In what some see as another bureaucratic absurdity after Hurricane Katrina, FEMA is refusing to pick up the cost of restocking New Orleans' aquarium because of how the new fish were obtained: straight from the sea.
FEMA would have been willing to pay more than $600,000 for the fish if they had been bought from commercial suppliers. But the agency is balking because the Audubon Aquarium of the Americas went out and replaced the dead fish the old fashioned way, with hooks and nets. That expedition saved the taxpayers a half-million dollars but did not comply with FEMA regulations.
"You get to the point where the red tape has so overwhelmed the process that there's not a lot you can do to actually be effective," Warren Eller, associate director of the Stephenson Disaster Management Institute at Louisiana State University, said of FEMA's actions.
Katrina knocked out power to the tourist attraction at the edge of the French Quarter in August 2005, and the staff returned days four days later to find sharks, tropical fish, jellyfish and thousands of other creatures dead in their tanks.
Aquarium officials wanted to reopen the place quickly. So even before the $616,000 commitment from the Federal Emergency Management Agency came through, they sent a team on an expedition to the Gulf of Mexico, the Florida Keys and Bahamas, where they caught 1,681 fish for $99,766.
Despite the clear savings, the dispute has dragged on for 17 months.
"FEMA does not consider it reasonable when an applicant takes excursions to collect specimens," FEMA quality control manager Barb Schweda wrote in a 2006 e-mail. "They must be obtained through reputable sources where, again, the item is commercially available."
Facilities cannot be improved upon
FEMA's refusal to reimburse the aquarium is grounded in the Stafford Act, the federal law governing disaster aid that has been criticized as inadequate for Katrina recovery. The Stafford Act says facilities can only be returned to their pre-disaster condition, not improved. Under those rules, the aquarium would have to buy fish of the approximate age and size of the lost specimens.
State experts and others counter that acquiring thousands of duplicates in the marketplace is nearly impossible, and a waste of public money.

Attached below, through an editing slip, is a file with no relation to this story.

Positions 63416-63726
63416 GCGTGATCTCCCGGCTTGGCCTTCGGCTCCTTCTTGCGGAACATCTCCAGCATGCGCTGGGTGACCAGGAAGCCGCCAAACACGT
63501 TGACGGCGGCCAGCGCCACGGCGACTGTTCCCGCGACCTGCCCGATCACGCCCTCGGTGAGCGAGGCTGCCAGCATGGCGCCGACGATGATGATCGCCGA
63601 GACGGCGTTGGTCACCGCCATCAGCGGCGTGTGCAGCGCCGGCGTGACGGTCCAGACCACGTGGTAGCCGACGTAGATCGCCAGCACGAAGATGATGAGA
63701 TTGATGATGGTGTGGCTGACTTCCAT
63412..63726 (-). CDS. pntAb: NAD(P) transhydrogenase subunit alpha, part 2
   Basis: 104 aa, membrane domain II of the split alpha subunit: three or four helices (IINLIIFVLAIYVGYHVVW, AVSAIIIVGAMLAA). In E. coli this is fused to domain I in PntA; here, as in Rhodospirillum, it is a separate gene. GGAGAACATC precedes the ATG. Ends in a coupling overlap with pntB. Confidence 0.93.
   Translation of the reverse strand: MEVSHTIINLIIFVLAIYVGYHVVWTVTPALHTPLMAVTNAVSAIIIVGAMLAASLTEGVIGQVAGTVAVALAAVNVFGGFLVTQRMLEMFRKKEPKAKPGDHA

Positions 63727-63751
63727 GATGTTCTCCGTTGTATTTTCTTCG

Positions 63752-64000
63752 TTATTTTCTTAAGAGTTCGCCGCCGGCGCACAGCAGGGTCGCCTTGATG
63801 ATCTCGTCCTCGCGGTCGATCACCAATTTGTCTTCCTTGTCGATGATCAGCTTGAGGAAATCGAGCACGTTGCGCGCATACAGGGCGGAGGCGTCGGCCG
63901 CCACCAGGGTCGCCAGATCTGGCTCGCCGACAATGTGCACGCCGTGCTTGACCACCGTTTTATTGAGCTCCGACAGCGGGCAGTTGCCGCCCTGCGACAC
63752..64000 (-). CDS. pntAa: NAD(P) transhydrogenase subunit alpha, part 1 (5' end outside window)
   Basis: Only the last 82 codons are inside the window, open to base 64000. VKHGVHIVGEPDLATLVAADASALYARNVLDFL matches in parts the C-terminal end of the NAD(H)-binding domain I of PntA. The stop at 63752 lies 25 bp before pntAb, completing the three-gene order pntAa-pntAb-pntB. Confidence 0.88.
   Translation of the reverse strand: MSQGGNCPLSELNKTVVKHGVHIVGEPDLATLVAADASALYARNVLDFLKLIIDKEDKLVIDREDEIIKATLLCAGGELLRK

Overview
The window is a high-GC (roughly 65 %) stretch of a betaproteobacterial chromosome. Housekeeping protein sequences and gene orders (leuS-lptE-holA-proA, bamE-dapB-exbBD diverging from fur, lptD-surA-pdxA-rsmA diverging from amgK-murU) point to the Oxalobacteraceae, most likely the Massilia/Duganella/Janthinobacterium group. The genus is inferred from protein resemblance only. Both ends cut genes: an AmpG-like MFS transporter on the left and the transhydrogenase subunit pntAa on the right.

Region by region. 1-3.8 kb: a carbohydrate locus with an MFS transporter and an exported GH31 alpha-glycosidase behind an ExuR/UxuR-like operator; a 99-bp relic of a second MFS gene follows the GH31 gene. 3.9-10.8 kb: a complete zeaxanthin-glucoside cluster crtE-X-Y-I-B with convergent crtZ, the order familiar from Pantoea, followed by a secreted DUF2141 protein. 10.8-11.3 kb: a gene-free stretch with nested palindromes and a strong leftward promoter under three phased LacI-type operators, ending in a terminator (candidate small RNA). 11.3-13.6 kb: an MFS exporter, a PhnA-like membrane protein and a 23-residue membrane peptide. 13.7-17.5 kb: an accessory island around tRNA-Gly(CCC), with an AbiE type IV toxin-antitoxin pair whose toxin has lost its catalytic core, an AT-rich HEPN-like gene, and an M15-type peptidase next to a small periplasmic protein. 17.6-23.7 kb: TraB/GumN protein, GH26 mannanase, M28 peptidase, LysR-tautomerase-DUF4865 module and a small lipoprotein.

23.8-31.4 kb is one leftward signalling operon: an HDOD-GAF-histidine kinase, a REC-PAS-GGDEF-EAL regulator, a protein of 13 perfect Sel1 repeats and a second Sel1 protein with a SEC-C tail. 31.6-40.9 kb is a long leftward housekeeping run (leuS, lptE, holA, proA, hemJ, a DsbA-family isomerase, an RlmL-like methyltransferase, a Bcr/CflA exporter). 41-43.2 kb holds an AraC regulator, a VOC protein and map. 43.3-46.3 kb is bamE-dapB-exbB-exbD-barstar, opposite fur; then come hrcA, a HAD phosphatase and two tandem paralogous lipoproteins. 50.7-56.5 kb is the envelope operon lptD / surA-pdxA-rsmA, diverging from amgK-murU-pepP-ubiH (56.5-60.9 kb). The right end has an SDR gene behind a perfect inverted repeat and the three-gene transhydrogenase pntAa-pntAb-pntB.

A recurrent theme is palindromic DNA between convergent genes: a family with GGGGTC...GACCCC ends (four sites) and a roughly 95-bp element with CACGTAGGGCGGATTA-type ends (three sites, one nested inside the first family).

"You can go out in the commercial market and buy a clownfish. You can also go out and capture it. And if you're capturing fish to fill an aquarium, it is much more cost-effective. Talk about being good stewards of the taxpayer dollar," said Rick Patterson, a specialist with James Lee Witt Associates, a firm that mediates Louisiana's disputes with FEMA. The firm is led by Witt, FEMA director during the Clinton administration.
Mark Smith, a spokesman with the Governor's Office of Homeland Security and Emergency Preparedness, complained that all too often, FEMA does not reward innovation or cost-saving ways to rebuild.
"It's relatively typical that when Louisiana, or an applicant, finds a unique way to solve a problem that FEMA comes in and throws a flag and says, `No, you can't do that,'" Smith said.
Local officials have complained that FEMA has applied the rules with maddening literal-mindedness, insisting on itemizing smashed buildings down to every last light fixture, doorknob and hinge when awarding rebuilding aid.
Bob Josephson, FEMA's director of external affairs in Louisiana, was alerted to the case by The Associated Press and reviewed it recently. He suggested FEMA may have made a mistake, but did not promise quick resolution.
"There are approximately 35,000 projects in the system and although we work very hard to ensure we get them right the first time around, undoubtedly, some will be misjudged," he said.
Followed FEMA directions
About a dozen aquarium staffers went fishing, snorkeling and scuba diving between January and May 2006, catching tiny highhat fish, yellowtail snapper, jackfish and others. The staffers worked 12-hour days but put in for only eight hours a day, according to invoices.
The catch was placed in a 1,000-gallon tank fitted to a flatbed trailer for the trip to New Orleans. TV crews and a local newspaper reporter tagged along on some trips but paid their own bills.
Most of the fish were caught in Florida waters for one-fifth the price charged by online vendors and specialty stores — suppliers FEMA recommended using.
"That is exactly the most prudent way to do it," Steve Feldman, spokesman for the Association of Zoos and Aquariums, said of the fishing trip.
The aquarium also received donations from other institutions, including stingrays from Sea World in Orlando, Fla.
With the aquarium's 900,000 annual visitors a linchpin of the city's tourism-dependent economy, the state asked FEMA in May 2006 for rebuilding help for the private institution even though the fish had already been caught. It is not unusual for the state to ask for assistance after a project has been completed.
Most of aquarium staff laid off
The fish were put on display in mid-2006 and have proved to be healthy. But the aquarium had to lay off 80 percent of its workers after Katrina and attendance is only 70 percent of what it was before the storm, spokeswoman Melissa Lee said.
"When those numbers drop, the revenue drops," she said. "That's money that could go to feeding animals and increasing staff. That's money we need back from FEMA."
The firm mediating the dispute has pressed on with its effort to secure FEMA help, arguing that salmon hatcheries in Oregon and lab rats in Texas were replaced with FEMA money after disasters hit there in 1994 and 2001.
The New Orleans case has been appealed to FEMA offices in Texas and Washington. The dispute could wind up in federal court.